That being said, I could easily see myself playing Guild Wars 2. It’s gorgeous, it’s fluid, the UI doesn’t get in the way, it’s noob-friendly without holding your hand the entire time, it’s interesting, and it can be challenging. The character customization is impressive, and being able to have your own story instead of something canned is refreshing. While I will always feel the pull to venture forth into Middle-earth in order to taste sweet revenge upon the orcs and taint my blade with their blood most foul, I would also consider it a privilege to aid Tyria in its time of need, whenever she calls for it.
Jeremy Pencil: My first experience with the Guild Wars franchise was almost entirely positive – an impressive feat for a beta build. The network was rock solid, lag was minimal and there were hardly any issues. The bold direction they’re taking with the game mechanics looks like it’s going to pay off and the dynamic quests do a great job of reducing the grind-factor inherent in most MMOs. For this jaded WoW player, Guild Wars 2 is a real breath of fresh air. I can’t wait to see more of it.
Ravious: What I can say with finality is, if $60 is the price tag of Guild Wars 2 it is going to blow away the competition in terms of value. It is incredibly polished, even in beta. There are tons of content. In my 6-8 hours of Queensdale, I went way too fast. I can easily see spending double the time while enjoying the sights, making sure to trade, gather, and craft, and soak in the magnificent, artistic beauty imbued everywhere in the game world. If I had spent a whole day in WvW, I would not have been surprised. I feel like I want to check on green and blue just to see what they are doing. I could always help shore up defenses. Guild Wars 2 feels like it would be like paying a flat fee for lifetime cable television with HBO.
Guild Wars 2 was a serious blast, and I am still digesting the feeling that the closed beta weekend is gone. I don’t know what my methadone is going to be after this. Guild Wars 2 cannot come quickly enough!
Lewis B: It is rare to encounter a game that so readily defies convention, but it is even rarer to find one which succeeds in doing so. ArenaNet have crafted a game of such splendour, originality and beauty that there are no words to describe how much I enjoyed playing it. Guild Wars 2 is such a vastly superior game to its predecessor that one could play the original and never know they were related. This may ostracise some of the original fan base, but for all the changes ArenaNet have made over Guild Wars (all for the better) it is a necessary trade off for not only attracting new players to the genre, but lifting the genre above the stagnant pool it currently resides in. With an unrivalled abundance of launch content, innovative and addictive combat, incredible PvE and what is unquestionably some of the finest PvP I’ve ever played, ArenaNet have created something quite remarkable and also something truly special.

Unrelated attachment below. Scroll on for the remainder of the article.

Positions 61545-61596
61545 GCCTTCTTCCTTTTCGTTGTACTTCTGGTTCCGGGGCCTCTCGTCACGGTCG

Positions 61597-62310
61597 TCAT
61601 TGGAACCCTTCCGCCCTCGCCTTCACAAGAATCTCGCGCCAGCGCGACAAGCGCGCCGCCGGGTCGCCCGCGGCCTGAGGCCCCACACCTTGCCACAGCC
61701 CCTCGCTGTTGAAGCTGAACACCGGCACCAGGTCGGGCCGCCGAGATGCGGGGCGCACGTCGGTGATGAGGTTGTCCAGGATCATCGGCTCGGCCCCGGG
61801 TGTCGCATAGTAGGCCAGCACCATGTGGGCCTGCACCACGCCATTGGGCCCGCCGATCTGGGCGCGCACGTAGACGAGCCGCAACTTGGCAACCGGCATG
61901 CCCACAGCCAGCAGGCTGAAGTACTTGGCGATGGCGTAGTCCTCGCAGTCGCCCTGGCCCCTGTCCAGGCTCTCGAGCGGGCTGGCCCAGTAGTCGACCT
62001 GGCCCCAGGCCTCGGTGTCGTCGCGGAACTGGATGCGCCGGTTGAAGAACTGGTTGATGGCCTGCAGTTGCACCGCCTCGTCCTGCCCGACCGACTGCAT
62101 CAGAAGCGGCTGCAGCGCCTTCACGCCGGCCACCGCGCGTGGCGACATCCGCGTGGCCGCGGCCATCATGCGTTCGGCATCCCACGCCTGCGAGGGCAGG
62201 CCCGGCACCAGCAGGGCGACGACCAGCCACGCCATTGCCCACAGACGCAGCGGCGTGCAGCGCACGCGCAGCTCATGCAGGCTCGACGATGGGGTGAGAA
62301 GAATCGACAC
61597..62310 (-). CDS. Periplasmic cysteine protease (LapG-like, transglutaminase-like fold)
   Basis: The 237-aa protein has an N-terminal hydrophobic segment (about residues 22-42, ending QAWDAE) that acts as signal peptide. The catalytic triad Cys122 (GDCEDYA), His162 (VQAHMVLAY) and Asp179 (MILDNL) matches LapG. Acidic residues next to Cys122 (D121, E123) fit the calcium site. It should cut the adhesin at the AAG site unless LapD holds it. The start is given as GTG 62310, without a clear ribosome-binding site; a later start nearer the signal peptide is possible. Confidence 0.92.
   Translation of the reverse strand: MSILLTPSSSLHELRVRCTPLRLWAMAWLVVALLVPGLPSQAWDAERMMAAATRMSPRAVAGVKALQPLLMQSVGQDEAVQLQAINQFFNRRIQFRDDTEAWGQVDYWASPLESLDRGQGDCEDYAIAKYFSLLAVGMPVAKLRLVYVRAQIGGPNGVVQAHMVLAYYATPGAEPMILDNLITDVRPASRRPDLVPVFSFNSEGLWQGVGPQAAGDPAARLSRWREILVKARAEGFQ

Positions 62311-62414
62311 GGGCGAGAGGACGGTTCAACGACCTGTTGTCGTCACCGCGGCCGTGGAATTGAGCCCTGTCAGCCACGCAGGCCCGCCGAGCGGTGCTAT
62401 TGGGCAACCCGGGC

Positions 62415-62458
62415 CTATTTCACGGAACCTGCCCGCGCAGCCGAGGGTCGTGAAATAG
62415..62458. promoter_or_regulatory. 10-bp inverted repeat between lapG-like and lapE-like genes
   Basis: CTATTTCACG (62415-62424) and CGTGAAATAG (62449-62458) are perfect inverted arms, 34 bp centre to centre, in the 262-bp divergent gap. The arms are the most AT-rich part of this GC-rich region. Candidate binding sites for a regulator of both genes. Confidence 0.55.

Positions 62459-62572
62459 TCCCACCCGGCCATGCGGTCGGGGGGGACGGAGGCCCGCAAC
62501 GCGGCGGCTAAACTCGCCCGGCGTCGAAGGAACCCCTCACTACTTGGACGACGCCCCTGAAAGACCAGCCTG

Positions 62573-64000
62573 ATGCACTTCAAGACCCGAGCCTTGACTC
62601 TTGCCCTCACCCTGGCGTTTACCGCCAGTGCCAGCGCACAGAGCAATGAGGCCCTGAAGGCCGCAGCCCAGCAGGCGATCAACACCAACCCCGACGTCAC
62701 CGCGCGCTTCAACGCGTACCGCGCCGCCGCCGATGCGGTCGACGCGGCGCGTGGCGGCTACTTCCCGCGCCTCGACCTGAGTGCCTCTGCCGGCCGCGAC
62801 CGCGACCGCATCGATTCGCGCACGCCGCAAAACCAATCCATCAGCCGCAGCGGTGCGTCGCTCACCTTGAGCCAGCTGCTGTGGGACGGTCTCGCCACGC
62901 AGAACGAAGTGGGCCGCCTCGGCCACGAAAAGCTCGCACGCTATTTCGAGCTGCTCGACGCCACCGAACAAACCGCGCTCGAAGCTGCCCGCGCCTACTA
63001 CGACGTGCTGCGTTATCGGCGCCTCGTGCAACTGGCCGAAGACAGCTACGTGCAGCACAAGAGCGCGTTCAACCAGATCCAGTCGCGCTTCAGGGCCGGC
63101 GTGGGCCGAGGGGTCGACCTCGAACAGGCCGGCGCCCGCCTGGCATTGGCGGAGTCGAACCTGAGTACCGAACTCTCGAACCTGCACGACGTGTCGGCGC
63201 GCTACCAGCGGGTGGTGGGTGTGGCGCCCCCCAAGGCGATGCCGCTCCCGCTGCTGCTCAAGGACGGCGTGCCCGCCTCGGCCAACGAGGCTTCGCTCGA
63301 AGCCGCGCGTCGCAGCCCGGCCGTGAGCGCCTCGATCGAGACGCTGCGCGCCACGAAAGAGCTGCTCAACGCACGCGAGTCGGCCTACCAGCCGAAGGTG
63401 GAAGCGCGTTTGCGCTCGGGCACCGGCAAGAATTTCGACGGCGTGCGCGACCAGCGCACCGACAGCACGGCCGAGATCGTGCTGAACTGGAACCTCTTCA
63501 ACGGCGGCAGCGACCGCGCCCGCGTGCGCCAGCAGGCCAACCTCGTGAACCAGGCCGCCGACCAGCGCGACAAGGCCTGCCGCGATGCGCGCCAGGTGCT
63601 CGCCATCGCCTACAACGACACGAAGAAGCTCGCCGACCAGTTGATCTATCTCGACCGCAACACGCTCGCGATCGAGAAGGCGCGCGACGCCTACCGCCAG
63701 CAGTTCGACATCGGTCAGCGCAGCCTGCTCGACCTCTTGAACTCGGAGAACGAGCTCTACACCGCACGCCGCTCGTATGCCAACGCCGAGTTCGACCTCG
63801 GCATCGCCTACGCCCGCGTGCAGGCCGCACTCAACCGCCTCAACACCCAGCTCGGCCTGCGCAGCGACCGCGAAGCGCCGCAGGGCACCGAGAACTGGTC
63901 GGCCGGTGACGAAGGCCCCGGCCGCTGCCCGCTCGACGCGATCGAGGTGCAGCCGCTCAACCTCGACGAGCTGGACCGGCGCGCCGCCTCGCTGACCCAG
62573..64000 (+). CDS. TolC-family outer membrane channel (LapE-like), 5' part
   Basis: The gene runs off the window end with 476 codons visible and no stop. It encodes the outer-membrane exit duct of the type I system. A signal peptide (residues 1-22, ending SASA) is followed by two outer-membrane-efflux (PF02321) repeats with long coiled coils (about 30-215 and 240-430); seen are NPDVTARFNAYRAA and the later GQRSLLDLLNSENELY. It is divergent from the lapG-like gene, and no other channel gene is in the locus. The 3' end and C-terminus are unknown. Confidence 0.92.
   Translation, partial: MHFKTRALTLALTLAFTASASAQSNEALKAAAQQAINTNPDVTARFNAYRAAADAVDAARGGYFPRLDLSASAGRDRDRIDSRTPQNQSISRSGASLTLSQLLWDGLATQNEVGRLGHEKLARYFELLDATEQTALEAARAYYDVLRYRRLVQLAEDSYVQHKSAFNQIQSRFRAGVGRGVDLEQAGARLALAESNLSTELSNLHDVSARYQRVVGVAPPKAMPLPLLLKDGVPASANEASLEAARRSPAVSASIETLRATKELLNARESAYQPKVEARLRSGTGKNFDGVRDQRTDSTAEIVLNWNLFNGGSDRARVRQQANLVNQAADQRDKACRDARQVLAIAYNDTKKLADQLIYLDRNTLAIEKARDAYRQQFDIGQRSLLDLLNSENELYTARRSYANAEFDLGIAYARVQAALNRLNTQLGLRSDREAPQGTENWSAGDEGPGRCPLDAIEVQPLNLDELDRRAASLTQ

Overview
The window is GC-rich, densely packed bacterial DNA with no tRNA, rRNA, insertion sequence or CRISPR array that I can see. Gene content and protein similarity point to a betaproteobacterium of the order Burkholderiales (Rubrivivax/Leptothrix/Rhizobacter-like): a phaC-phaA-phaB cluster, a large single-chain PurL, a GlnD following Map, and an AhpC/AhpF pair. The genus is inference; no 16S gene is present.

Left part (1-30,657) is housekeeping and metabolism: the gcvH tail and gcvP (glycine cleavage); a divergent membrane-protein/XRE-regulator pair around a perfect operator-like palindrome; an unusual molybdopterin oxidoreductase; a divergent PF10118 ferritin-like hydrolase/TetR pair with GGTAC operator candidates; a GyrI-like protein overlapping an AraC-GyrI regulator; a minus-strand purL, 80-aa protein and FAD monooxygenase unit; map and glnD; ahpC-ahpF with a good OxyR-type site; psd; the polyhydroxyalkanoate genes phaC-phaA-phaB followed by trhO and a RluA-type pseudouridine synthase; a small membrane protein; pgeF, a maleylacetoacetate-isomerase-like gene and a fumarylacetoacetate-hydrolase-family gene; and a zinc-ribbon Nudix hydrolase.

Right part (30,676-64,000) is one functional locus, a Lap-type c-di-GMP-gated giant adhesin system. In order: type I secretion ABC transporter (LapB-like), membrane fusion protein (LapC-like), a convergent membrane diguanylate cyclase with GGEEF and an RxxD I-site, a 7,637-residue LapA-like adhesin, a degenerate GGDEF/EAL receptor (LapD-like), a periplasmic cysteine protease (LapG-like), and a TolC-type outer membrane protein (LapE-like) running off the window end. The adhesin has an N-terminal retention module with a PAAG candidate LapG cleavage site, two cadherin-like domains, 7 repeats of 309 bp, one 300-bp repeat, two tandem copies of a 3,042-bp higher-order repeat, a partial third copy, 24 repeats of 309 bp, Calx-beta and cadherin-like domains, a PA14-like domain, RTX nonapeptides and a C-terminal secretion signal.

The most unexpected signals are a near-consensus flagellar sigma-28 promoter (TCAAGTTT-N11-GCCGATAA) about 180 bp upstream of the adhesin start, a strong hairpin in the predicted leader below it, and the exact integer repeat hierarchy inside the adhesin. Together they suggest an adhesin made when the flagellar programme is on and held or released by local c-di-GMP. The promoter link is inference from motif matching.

Phil Kollar: There are a ton of other smaller things I want to praise in Guild Wars 2. I love the brief, simple cutscenes that usually just feature two characters standing in front of beautiful concept art, saving the action for when you’re in control. I love that the only time I made a decision in my main storyline, it was a decision that immediately and powerfully impacted the gameplay of the next quest. I especially love that Guild Wars 2 features a travel system, arguably making it the first MMO that genuinely respects your time.
But above all else, what sticks out to me is that Guild Wars 2 is so clearly in love with the idea of being a massively multiplayer game. For a while now, MMOs have been convincing me that all I want is a mostly single-player experience with chat room functionality. Guild Wars 2 reminds me of the joy that can come from having this huge world to explore full of other people to team up with, and it does so without sacrificing any of the approachability or care for storytelling that other games have focused on. This is the revolution that we deserve.
There is work still to be done: we’ve only seen three of the five races and not progressed beyond level 30 content. Dungeons are still being finished and polished. Optimization needs to be completed and professions still need to be balanced. But the solid foundation built by the team in Washington has clearly shown that the core of Guild Wars 2 is ready.
ArenaNet has taken every known convention in the MMO rulebook and either improved upon it or thrown it away. In doing so it’s built a game that’s innovative, flowing and fun to play in all its forms. With a release planned for some time later this year only one question remains: will you be heading to Tyria too?
Sardu: Graphical representations of how awesome Guild Wars 2 is can be a handy means of spreading the word about why people need to drop what they’re doing and pay attention to this game, but I know that people are eager to learn why that’s the case.
If a picture is worth a thousand words, the handy chart to Everything You Need to Know About MMOs is easily worth ten times that amount. When it comes to GW2 I could write that much and more, but for now I’ll kick things off by giving you some of my initial impressions from the beta event.